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Isolated and complex scimitar vein anomalies and their differentiation from the meandering right pulmonary vein.
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PMID:  18159589     Owner:  NLM     Status:  MEDLINE    
PURPOSE: Four pediatric patients with isolated (the adult form) and complex (the infantile form) scimitar vein anomalies were reviewed and compared with patients with meandering right pulmonary veins. MATERIALS AND METHODS: From January 1990 to December 2006, 4 female patients, aged 2 days to 3.5 years, with isolated and complex scimitar vein anomalies were retrospectively studied. The clinical features, chest radiographs, echocardiography, magnetic resonance imaging, magnetic resonance angiography, computer tomography, bronchography, cardiac catheterization with angiography, surgery, and autopsy were reviewed to substantiate the diagnosis of isolated and complex scimitar vein anomalies. RESULTS: Clinical manifestations were lung infections with radiographic scimitar signs in 4 patients (3 right; 1 left), respiratory distress, congestive heart failure, pulmonary hypertension and/or cyanosis in 3 patients, dextrocardia, heterotaxy, and/or right atrial isomerism in 2 patients, as well as dextroversion, right bronchial isomerism, bronchial stenosis, and/or sepsis in 1 patient. Two patients with right atrial isomerism expired. CONCLUSION: The clinical discrimination between scimitar vein anomaly with and without cardiovascular and bronchopulmonary malformations is crucial for the outcomes vary.
Meng-Luen Lee
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Publication Detail:
Type:  Journal Article    
Journal Detail:
Title:  Yonsei medical journal     Volume:  48     ISSN:  0513-5796     ISO Abbreviation:  Yonsei Med. J.     Publication Date:  2007 Dec 
Date Detail:
Created Date:  2007-12-26     Completed Date:  2008-06-06     Revised Date:  2009-11-18    
Medline Journal Info:
Nlm Unique ID:  0414003     Medline TA:  Yonsei Med J     Country:  Korea (South)    
Other Details:
Languages:  eng     Pagination:  973-80     Citation Subset:  IM    
Department of Pediatrics, Division of Pediatric Cardiology, Changhua Christian Hospital, No. 135, Nanhsiao St., Changhua 50050, Taiwan.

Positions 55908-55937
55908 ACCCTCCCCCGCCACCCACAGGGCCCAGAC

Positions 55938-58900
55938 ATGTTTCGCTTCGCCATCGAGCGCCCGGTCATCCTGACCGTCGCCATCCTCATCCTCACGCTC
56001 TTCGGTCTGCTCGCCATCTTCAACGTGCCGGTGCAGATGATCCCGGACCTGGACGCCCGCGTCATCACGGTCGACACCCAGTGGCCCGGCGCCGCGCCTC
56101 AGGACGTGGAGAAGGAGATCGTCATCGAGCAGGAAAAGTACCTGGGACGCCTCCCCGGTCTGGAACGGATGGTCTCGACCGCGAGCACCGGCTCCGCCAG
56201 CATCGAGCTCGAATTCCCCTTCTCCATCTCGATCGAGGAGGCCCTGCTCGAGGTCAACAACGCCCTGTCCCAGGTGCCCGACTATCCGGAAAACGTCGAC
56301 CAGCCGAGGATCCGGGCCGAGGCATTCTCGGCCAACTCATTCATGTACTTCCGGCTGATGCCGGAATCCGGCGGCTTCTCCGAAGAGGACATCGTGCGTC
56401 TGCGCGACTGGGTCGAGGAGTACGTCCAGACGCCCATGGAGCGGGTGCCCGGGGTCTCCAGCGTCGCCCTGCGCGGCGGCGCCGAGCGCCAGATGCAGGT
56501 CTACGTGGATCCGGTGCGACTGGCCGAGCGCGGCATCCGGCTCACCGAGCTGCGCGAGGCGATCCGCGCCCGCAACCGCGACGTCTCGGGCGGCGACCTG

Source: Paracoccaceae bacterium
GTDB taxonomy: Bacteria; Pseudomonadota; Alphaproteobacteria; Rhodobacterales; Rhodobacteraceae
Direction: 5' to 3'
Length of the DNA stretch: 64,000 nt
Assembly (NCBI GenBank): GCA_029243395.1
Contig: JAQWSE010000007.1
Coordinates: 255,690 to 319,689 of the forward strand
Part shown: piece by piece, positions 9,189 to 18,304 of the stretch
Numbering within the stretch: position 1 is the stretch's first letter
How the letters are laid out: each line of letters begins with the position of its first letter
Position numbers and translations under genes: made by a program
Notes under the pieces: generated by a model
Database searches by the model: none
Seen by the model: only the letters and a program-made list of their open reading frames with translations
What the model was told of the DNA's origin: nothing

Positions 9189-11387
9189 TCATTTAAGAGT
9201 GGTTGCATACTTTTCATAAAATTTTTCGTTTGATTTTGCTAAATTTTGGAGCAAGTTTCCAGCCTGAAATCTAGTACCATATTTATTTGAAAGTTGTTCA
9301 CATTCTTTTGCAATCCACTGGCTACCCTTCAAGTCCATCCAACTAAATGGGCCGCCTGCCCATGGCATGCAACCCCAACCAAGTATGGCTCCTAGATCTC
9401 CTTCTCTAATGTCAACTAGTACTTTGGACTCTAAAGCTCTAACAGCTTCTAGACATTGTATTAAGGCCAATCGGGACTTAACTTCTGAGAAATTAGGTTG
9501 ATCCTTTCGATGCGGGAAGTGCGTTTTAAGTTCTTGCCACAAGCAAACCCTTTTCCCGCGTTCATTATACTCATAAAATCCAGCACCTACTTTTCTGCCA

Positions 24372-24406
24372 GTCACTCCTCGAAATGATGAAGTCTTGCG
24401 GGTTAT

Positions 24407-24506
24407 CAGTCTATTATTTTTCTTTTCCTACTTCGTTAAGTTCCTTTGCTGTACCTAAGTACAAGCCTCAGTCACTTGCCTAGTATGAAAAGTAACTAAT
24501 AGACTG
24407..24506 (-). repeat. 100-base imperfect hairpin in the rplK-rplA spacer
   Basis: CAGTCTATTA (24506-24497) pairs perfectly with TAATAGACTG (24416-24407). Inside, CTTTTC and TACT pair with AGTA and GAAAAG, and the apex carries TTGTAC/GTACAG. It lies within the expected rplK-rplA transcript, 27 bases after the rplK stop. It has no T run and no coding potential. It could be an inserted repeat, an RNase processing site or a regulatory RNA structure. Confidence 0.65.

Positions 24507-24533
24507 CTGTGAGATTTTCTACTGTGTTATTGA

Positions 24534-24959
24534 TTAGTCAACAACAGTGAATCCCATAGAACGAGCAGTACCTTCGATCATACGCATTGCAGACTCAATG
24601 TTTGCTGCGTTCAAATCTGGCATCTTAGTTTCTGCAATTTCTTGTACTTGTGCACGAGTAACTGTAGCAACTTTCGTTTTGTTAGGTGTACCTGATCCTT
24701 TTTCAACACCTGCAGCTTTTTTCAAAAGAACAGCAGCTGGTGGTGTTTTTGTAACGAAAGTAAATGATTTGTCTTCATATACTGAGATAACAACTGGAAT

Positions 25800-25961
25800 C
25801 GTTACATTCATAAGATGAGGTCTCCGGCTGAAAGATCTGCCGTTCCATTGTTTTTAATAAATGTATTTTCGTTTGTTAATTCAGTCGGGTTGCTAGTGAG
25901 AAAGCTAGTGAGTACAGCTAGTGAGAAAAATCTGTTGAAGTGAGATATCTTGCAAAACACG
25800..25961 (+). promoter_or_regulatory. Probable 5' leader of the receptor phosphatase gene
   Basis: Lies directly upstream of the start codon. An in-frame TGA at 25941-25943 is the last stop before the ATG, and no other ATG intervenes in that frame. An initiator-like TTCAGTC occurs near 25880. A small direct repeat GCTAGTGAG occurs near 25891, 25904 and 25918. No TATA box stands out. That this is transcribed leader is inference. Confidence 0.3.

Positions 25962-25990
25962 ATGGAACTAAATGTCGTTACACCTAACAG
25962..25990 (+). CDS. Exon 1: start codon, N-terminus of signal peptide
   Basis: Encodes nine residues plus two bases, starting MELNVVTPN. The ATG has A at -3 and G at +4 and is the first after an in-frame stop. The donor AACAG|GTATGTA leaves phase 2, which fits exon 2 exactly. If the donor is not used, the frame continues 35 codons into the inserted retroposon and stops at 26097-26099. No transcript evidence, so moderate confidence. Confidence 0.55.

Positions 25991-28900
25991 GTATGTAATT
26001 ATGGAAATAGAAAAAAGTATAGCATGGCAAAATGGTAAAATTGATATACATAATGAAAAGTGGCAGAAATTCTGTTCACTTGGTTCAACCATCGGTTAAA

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MeSH Terms
Child, Preschool
Diagnosis, Differential
Heart Catheterization
Infant, Newborn
Magnetic Resonance Angiography
Magnetic Resonance Imaging
Pulmonary Veins / abnormalities*
Retrospective Studies
Scimitar Syndrome / pathology*
Tomography, X-Ray Computed

From MEDLINE®/PubMed®, a database of the U.S. National Library of Medicine

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Journal Information
Journal ID (nlm-ta): Yonsei Med J
Journal ID (publisher-id): YMJ
ISSN: 0513-5796
ISSN: 1976-2437
Publisher: Yonsei University College of Medicine
Article Information
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Copyright ? 2007 The Yonsei University College of Medicine
Received Day: 11 Month: 1 Year: 2007
Accepted Day: 05 Month: 4 Year: 2007
Print publication date: Day: 31 Month: 12 Year: 2007
Electronic publication date: Day: 31 Month: 12 Year: 2007
Volume: 48 Issue: 6
First Page: 973 Last Page: 980
ID: 2628191
DOI: 10.3349/ymj.2007.48.6.973
PubMed Id: 18159589

Isolated and Complex Scimitar Vein Anomalies and Their Differentiation from the Meandering Right Pulmonary Vein
Meng-Luen LeeA1
Department of Pediatrics, Division of Pediatric Cardiology, Changhua Christian Hospital, Changhua 50050, Taiwan.
Correspondence: Reprint address: requests to Dr. Meng-Luen Lee, Department of Pediatrics, Division of Pediatric Cardiology, Director of Pediatric Intensive Care Unit, Changhua Christian Hospital, No. 135, Nanhsiao St., Changhua 50050, Taiwan. Tel: 886-4-7238595 (1902), Fax: 886-4-7238847,